Ceramics are lightweight and hard, but you can’t make jet engines out of them because they’d shatter like dinner plates. So, materials scientists have been trying to mimic natural materials that combine strength (a measure of resistance to deformation) with toughness (a measure of resistance to fracture). In particular, they’ve looked to the porous but resilient material called nacre that lines abalone shells. Now researchers have developed a method for manufacturing nacre-like materials in the lab. These new materials have mechanical properties similar to metal alloys and are the toughest ceramics ever made. The new method could lead the way to ceramic structural materials for energy-efficient buildings and lightweight but resilient automobile frames.
Nacre, also known as mother-of-pearl, combines plates of stong but brittle calcium carbonate with a soft protein glue in a brick-and-mortar structure that’s 3,000 times tougher than either constituent. Ordinarily, when scientists make composites in the lab, the resulting materials’ properties average out those of their constituents. “When nature makes composites, the properties are better,” says Robert Ritchie, chair of the Department of Materials Science and Engineering at the University of California, Berkeley, who co-led the ceramics research. That’s because nature’s composites have complex structures that are difficult to mimic. “People have tried, but can’t get that fineness of structure,” says Ritchie.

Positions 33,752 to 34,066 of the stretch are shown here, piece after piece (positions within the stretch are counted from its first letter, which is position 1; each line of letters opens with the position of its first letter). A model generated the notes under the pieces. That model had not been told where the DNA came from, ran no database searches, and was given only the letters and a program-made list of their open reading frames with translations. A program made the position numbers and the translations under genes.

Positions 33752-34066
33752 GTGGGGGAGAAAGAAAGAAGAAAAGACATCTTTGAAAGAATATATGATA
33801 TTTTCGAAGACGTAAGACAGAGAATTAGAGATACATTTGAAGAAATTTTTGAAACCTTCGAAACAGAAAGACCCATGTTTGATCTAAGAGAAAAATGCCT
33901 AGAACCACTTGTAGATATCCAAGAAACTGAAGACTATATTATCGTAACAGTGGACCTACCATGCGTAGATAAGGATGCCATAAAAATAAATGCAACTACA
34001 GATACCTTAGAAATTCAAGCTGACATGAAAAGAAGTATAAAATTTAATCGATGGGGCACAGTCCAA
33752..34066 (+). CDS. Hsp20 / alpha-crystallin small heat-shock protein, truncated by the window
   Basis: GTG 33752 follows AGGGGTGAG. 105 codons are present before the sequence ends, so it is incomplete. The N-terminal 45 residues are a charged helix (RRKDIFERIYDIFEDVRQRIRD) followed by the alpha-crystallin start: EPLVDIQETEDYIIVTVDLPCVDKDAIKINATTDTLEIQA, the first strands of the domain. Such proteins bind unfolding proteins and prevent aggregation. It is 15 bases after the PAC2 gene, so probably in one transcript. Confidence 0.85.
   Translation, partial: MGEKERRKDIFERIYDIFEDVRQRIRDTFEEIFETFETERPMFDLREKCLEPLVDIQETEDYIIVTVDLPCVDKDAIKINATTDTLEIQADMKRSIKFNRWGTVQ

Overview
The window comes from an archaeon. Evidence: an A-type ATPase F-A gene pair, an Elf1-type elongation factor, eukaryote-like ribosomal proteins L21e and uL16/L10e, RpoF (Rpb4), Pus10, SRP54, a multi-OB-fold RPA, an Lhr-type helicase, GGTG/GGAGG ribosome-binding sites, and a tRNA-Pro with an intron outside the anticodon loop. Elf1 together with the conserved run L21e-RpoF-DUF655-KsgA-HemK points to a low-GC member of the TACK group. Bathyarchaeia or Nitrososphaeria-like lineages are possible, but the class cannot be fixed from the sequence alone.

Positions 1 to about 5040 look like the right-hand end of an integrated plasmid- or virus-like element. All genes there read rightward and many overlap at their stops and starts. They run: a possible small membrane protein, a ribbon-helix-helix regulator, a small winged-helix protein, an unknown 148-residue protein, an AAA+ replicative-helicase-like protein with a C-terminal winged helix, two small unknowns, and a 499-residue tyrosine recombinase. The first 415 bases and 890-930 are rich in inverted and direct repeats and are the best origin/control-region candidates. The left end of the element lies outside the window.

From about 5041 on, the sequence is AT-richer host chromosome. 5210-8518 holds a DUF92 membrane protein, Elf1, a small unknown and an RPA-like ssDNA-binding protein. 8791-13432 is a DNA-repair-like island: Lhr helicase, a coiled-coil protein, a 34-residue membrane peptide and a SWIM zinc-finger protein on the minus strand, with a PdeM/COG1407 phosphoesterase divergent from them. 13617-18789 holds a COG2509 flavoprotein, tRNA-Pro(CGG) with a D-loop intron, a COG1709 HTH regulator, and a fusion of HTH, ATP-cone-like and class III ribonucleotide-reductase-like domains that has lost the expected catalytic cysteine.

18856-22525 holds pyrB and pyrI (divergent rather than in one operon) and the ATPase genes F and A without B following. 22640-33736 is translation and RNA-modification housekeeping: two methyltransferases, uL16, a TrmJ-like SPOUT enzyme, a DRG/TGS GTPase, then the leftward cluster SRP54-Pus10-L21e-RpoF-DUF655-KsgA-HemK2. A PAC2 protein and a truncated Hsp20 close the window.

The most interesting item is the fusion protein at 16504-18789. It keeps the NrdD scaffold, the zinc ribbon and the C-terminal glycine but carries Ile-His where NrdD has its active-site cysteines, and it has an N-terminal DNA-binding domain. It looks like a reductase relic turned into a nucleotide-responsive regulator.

For years, scientists have been trying to design new materials based on tough natural materials like nacre and bone. The Berkeley ceramic “really shows that drawing our inspiration from nature in order to synthesize better materials can be very successful,” says Julia Greer, a materials scientist at CalTech.
To shape their ceramics into nacre-like structures, the Berkeley researchers first create a water suspension of the material to be patterned–in this case, aluminum oxide. Then they chill it in a very controlled way. “You take the heat out at one end,” explains Ritchie. This leads to long, thin structures that the researchers press into microscale, brick-like structures after heating them to evaporate the water. When this process is repeated, it creates a layered, porous structure of aluminum oxide bricks connected to one another by column-like structures–the same shapes found in natural nacre. Then, to mimic the protein glue in the abalone shell, the researchers fill the spaces with a polymer. This process is described online in the journal Science this week. Other groups have made thin films of biomimetic materials; the Berkeley group has succeeded in making large pieces.